- by Joseph HartmanJoseph Hartman Updated 12:03, Apr. 6, 2017 | Published 7:00, Oct. 16, 2015This article was published over a year ago. Some information may no longer be current.
Stephen Appleby-Barr, 2013 An illustrator by training, Appleby-Barr works in a dimly lit space in Toronto. Along with Team Macho, a collective he helped found, he’s long straddled the line between applied and fine art. On one side is his effortless directness. On the other, his universe of rabbits in Victorian suits and much-too-young Napoleonic dragoons.
The creative class spends much of its life in studios of one kind or another. Recording studios. Yoga and dance studios. Production and animation studios. Some of us live in studio apartments. Others remember the debauchery of Studio 54. Since entering the English language around 1800, the word studio has grown steadily in popularity. But as its usage expands, its meaning is cheapened. The photographs here ask us to roll up our yoga mats and to forget Andy Warhol’s star-studded Factory. They ask us instead to ponder contemporary artist studios—in the purest sense of the word.
Way back when, we borrowed studio from the Italian studiolo, which was itself borrowed from the Latin studium or studere, meaning “to contemplate.” Applied to fine art, the word refers to a private space—one that, according to Leonardo da Vinci, should be small and free from distraction. Throughout the Renaissance, the solitude of the studiolo differed from the hustle and bustle of the shared bottega, or workshop.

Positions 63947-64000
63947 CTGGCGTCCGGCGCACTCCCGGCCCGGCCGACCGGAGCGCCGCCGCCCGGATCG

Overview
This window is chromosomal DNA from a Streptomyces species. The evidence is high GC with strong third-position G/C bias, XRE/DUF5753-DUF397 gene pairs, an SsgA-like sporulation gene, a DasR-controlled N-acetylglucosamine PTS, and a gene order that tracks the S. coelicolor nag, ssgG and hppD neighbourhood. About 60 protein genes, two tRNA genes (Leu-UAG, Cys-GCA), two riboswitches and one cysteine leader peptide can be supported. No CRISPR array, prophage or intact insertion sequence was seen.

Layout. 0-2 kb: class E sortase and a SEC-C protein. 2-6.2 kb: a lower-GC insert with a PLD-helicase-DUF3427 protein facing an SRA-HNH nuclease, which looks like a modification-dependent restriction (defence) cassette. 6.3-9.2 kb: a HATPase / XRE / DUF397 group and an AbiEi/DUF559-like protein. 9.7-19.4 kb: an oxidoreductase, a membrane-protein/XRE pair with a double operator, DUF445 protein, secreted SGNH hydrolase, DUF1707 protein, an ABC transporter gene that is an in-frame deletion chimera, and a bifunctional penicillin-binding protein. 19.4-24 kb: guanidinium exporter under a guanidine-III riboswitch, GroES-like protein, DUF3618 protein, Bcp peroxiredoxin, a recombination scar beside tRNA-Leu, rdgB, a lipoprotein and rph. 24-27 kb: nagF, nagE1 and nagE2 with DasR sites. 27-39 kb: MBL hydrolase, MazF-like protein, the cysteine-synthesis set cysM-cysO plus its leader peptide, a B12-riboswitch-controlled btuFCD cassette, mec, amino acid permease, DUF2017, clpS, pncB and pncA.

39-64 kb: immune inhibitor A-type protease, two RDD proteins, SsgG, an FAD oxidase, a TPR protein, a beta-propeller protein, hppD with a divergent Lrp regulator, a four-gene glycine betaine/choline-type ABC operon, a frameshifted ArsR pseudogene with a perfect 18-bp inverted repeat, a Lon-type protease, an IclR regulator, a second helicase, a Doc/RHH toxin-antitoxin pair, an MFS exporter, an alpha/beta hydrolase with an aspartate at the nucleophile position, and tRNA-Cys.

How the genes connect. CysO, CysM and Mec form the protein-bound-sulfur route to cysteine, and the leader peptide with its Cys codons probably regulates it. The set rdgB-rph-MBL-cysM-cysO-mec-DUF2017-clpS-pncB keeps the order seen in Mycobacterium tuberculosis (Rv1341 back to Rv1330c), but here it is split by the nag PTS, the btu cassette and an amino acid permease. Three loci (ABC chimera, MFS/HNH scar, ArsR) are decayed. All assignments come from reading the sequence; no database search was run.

Maarten van Heemskerck’s St. Luke Painting the Virgin and Child (ca. 1532) and Johannes Vermeer’s The Art of Painting (ca. 1668) offer early looks inside the studio, where we find the isolated master at work. Vermeer’s painter, in particular, does not know that we gaze voyeuristically upon him and his masterpiece-in-progress. Centuries later, we remain fascinated by laboratories of genius.
Joseph Hartman began this ongoing photo series in 2013, carrying his second-hand West German Linhof four-by-five camera into the inner sanctums of Canadian artists. They are absent, but we nonetheless feel their presence, sense their process, appreciate their talismans. Hartman’s camera sits at eye level, which lets us look upon Stephen Appleby-Barr’s cluttered tabletop and marvel at William Fisk’s clinically clean floor. We know that Pierre Dorion keeps his space as tidy as the museums he paints, and we come to understand the meticulous grid system Charles Bierk uses to create photorealistic portraits. Shelley Adler’s red chair cradles a lifelong preoccupation with faces, and the trees outside Katharine Harvey’s windows offer a juxtaposition to Wild Ride IV White.
The outlier here is Kent Monkman’s skylit space in Toronto’s Junction neighbourhood. On one side of the room, his assistants prepare canvasses and paint backgrounds. On the other, Monkman puts the finishing touches on Love and Expelling the Vices—filling in the details and signing his name. Is this more of a studiolo or a bottega? Hartman seems to ask us. Are we to celebrate the twenty-first-century artist for his vision or for his execution?
The studio is a place where one can go and think quietly, the photographer says of his work. Hartman may shoot the white-walled boxes that foster Mara Korkola’s No Place series and help Kim Dorland realize his “extreme paintings”—with heaps of oil held in place by screws. Yet it’s clear Hartman’s fascination lies not with what’s on the walls, but with the contemplative solitudes they contain.
This gallery of Canadian contemporary art is made possible by TD Bank Group.